Mid-Atlantic

September, 2004
Regional Report

Collect for Dried Arrangements

Unusual and ornamental seed heads and seedpods from plants such as hostas, blackberry lilies, sumac, okra, poppies, roses, teasel, butterfly weed, and milkweed should be harvested when dry and saved in a dark, dry, airy location for use in arrangements this fall and winter.

Start Windowsill Herbs

Pot up culinary and fragrant herbs, such as parsley, chives, mint, thyme, rosemary, bay trees, and scented geraniums, to enjoy on the windowsill this fall and winter. Annuals like basil and dill can be seeded every few weeks beginning now. All of these herbs need a bright, sunny location to grow through the short days of winter.

Bring Tropicals Indoors

Many of the flowering, summer, patio plants can be brought inside for winter blooms. They should be washed with a spray of water from the garden hose to remove any hitchhiking pests and gradually brought indoors into the brightest location available. Begin this process early enough so that they are not exposed to temperatures below 45 to 50 degrees.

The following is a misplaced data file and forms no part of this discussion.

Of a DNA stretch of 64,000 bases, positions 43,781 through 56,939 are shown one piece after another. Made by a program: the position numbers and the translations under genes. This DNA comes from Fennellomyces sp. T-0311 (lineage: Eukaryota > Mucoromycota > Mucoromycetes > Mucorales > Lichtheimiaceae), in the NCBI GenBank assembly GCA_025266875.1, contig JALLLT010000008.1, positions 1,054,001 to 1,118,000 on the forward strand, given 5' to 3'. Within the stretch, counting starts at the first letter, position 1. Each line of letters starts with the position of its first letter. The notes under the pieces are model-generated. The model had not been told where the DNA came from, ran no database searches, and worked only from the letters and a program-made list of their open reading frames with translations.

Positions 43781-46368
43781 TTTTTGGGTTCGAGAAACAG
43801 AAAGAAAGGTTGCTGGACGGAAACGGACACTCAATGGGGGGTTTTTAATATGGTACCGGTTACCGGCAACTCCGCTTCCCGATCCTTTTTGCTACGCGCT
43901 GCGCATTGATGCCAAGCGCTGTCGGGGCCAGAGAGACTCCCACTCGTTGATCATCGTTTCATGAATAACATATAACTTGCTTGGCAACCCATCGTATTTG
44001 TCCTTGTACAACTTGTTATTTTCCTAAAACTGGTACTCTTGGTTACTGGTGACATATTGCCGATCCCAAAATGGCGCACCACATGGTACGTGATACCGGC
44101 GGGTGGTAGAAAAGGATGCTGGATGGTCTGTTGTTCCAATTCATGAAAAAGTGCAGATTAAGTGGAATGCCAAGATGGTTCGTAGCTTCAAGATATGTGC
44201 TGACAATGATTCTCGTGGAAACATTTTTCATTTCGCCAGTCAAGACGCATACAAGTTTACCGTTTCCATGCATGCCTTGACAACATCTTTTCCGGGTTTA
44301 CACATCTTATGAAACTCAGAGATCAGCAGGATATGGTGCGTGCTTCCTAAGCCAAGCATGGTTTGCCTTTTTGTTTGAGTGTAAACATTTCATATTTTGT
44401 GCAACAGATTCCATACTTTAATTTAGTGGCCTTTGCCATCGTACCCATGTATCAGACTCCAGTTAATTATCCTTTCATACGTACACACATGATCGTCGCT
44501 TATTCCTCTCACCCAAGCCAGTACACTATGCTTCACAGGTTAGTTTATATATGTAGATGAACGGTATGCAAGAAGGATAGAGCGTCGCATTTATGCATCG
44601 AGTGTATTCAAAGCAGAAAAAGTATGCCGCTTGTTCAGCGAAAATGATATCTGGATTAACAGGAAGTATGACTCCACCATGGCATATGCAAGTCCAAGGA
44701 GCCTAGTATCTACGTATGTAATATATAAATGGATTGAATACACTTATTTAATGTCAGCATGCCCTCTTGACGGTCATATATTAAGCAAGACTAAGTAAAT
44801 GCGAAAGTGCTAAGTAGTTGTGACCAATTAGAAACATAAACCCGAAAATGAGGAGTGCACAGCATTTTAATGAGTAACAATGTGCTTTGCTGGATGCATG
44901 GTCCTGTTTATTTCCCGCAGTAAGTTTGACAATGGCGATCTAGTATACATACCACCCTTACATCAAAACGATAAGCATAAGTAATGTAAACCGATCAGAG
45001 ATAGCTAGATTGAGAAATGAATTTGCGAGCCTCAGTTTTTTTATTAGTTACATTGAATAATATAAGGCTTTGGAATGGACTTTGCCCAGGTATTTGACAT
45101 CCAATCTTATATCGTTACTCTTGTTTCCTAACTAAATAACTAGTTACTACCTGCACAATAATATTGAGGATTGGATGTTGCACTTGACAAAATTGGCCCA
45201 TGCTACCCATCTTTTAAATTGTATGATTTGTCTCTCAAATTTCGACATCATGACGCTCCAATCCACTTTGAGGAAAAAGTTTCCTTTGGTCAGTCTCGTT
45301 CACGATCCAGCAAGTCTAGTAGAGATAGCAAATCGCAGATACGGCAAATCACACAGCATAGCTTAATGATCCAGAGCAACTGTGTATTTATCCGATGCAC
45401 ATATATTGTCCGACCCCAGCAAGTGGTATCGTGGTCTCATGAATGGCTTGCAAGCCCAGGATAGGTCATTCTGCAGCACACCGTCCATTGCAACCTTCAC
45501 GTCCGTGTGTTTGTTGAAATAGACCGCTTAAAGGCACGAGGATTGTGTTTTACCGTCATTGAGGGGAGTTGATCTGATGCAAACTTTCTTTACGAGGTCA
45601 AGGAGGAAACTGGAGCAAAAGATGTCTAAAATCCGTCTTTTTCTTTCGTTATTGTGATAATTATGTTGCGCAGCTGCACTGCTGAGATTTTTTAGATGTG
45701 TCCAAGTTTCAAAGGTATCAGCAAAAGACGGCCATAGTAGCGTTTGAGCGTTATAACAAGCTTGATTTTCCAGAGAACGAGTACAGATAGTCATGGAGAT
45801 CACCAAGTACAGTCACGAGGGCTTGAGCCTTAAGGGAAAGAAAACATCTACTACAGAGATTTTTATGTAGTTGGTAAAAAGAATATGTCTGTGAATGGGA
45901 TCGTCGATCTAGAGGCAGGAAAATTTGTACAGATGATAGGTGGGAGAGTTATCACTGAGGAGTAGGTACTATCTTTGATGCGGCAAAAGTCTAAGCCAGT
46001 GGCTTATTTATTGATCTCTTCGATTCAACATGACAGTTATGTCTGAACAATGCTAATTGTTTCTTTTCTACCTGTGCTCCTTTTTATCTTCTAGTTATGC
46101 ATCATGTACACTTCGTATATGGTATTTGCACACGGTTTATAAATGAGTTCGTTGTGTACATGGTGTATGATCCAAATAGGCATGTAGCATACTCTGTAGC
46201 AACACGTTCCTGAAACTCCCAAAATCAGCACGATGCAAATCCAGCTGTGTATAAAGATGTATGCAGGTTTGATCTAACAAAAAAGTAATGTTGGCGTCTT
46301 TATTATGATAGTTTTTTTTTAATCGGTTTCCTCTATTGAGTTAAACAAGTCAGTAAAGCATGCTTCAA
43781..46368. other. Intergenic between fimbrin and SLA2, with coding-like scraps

Prepare to Compost

Fall cleanup yields armloads of garden trimmings and piles of autumn leaves -- perfect ingredients to compost along with end-of-season grass clippings. This is a great time of year to start a compost bin or heap. Select a site and build your frame of wood or use a wire mesh cylinder (or plan to simply pile it up) so you can take full advantage of the bountiful, free, raw materials.

Prime Your Poinsettia

If you saved a poinsettia from last winter, you will need to condition it to force it to color up again by December. The plant needs 14 hours or so of uninterrupted darkness every night for about ten weeks, starting about October first. Provide this by covering it with an opaque cardboard box or putting it in a dark closet nightly. Remember to put it back on the sunny windowsill every day.

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